Beyond Neutrality: Confronting the Crisis in Conflict Resolution,
by Bernard Mayer, Ph.D. (Jossey-Bass, 2004, 336 pages, $38)
Reviewed by Carl D. Schneider, Ph.D.
ACResolution, Summer 2004, Vol. 3, #4, p. 7
It’s always a pleasure to participate in a Bernie Mayer workshop. He never lectures or tells us; he invites us to join him as he reflects on his experience and ponders the paradoxes of this field. His newest book, Beyond Neutrality, is written with that same gentle wisdom and invitation for reflection.
Drawing on his 25 years of leadership in the conflict resolution field, Bernie asks us hard questions: “Have we lived up to our promise? Are we actually getting somewhere?” He fears that we could come to be seen “not as a free standing field” but as (merely) a set of specific skills and cluster of roles. Our fate, he fears, could be that of community organization and group work, once strong fields in social work but now pale shadows of their former selves.
He sees a field in crisis, and that crisis is our failure “to seriously engage …conflict in a profound or powerful way.” Why, he questions, were we not consulted to help with the aftermath of 9/11 or why are we largely absent from negotiations on everything from environmental issues to pressing social problems? On 9/11, he observes, “Diplomats, politicians, journalists, military experts, area experts, political analysts, pollsters, legal experts, and an assortment of other media favorites are repeatedly consulted, but not a conflict resolution practitioner is in sight in these discussions. “What we are mainly remarkable for,” he notes wistfully, “is our absence.”
The enemy, he argues, is our self-limitation – the restricted role and purpose by which we have defined ourselves. Bernie’s vision of the way forward grows out of his reflections on his own journey. In his younger days, Bernie created conflict as a union organizer, peace activist, and child advocate. Now, as a leading “conflict resolver,” he considers whether he left something essential behind. The recognition of what is now missing in his conflict resolution work provides him a key to what is missing in our field.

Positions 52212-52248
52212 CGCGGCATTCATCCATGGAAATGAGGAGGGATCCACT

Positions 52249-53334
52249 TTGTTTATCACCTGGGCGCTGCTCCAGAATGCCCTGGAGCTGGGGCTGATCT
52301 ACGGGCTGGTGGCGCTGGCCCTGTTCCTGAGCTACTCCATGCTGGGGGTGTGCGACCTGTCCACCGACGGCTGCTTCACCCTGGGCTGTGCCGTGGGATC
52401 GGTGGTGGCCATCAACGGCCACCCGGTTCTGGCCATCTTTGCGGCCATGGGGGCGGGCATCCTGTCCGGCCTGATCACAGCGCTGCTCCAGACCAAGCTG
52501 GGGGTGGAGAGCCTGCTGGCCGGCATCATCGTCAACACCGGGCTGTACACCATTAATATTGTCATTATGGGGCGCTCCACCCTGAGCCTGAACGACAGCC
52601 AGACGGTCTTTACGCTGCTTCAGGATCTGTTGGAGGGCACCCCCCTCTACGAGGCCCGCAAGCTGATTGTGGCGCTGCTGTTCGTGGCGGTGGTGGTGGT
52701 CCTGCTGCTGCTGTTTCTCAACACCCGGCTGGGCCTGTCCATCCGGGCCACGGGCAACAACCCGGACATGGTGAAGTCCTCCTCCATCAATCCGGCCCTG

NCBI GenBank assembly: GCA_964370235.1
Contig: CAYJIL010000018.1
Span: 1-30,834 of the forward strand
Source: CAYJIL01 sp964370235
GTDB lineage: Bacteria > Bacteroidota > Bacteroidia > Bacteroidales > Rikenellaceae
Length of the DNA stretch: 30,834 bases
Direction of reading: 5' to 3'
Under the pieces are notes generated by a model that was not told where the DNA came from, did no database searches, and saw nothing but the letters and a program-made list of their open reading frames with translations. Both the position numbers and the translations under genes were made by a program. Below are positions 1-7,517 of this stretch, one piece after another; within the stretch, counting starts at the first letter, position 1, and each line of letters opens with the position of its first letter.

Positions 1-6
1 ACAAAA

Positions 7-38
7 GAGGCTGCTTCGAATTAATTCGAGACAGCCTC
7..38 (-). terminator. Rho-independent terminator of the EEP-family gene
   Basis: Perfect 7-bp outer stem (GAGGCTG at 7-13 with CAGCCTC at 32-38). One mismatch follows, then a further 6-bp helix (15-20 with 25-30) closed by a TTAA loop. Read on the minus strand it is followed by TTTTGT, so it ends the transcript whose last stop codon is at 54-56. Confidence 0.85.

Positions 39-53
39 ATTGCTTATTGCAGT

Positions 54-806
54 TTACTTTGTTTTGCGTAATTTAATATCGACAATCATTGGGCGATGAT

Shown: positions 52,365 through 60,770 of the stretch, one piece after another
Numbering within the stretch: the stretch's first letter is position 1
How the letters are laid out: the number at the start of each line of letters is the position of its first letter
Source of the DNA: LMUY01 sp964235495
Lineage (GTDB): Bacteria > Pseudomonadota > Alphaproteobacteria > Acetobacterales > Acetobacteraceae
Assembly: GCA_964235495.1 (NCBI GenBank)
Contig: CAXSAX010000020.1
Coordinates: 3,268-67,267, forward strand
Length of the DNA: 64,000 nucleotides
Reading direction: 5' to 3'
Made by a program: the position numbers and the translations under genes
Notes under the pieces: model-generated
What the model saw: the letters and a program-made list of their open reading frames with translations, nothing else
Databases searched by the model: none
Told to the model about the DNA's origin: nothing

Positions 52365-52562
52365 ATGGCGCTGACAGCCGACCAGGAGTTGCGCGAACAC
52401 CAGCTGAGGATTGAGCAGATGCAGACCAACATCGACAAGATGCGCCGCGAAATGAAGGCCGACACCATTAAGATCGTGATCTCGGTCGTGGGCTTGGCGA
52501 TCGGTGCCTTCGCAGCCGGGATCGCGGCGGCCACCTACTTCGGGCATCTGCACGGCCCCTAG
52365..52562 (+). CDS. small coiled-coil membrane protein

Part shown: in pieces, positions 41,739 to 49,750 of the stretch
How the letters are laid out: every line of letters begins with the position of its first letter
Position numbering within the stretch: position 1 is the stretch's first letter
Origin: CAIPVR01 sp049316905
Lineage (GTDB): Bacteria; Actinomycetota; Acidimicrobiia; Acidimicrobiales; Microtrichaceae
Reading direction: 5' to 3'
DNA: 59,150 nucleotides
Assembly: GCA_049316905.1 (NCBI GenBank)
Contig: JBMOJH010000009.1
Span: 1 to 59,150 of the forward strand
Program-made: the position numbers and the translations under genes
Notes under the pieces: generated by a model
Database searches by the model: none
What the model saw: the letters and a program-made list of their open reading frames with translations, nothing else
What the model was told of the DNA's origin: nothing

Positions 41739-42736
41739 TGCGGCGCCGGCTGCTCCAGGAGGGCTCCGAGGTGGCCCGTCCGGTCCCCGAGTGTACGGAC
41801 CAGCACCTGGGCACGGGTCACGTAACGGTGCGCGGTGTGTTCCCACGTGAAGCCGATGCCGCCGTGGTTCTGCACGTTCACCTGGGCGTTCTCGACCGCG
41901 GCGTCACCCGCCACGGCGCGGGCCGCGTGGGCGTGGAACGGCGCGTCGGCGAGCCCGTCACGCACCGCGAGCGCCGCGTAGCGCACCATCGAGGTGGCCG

Steven Covey said, “if you want small change, learn a skill. If you want major change, get a new paradigm.” Bernie is after major change. Rather than touting ourselves as neutrals whose role is to help “resolve conflict,” he wants us to see our task as helping people to “engage conflict effectively.” According to Bernie, “people in conflict need assistance throughout the whole cycle of conflict – in preventing conflict, in understanding that there is a potential conflict, in raising that conflict to the level of awareness, in escalating a conflict to the point where some response is provoked, in conducting and carrying on a conflict until resolution may be possible, in engaging in a resolution process, in coming to resolution, and in healing from conflict. If we are to flourish as a field we have to become more involved in all aspects of this process.”
Bernie suggests that we may be putting too much energy into the trappings of professionalism. Our efforts to develop standards of practice, criteria for approved training programs, certification requirements and other professional policies and procedures may be a case of misplaced priorities. Whether conflict resolution becomes more widely accepted and influential depends less, he maintains, on developing the infrastructure of a profession than on “strengthening the clarity practitioners share about the heart of what they have to offer and providing services accordingly. Conflict resolution is more… a vision, a set of values or even a movement than a professional discipline.”
In moving “beyond neutrality” and expanding our repertoire of roles, Bernie sees us becoming more comfortable as advocates, coaches, trainers, advisors and negotiators and accepting these roles as appropriate for conflict resolution professionals. This would be a major change, but, he contends, one that could move the field in new and more effective directions. Beyond Neutrality presents a thoughtful rationale and foundation for a more robust and deepened field. This book will be argued, revised, expanded – but it will be the agenda!
Carl Schneider, Ph.D. is a mediator, trainer, and director of Mediation Matters in Bethesda, Maryland. He is an Advanced Practitioner member of ACR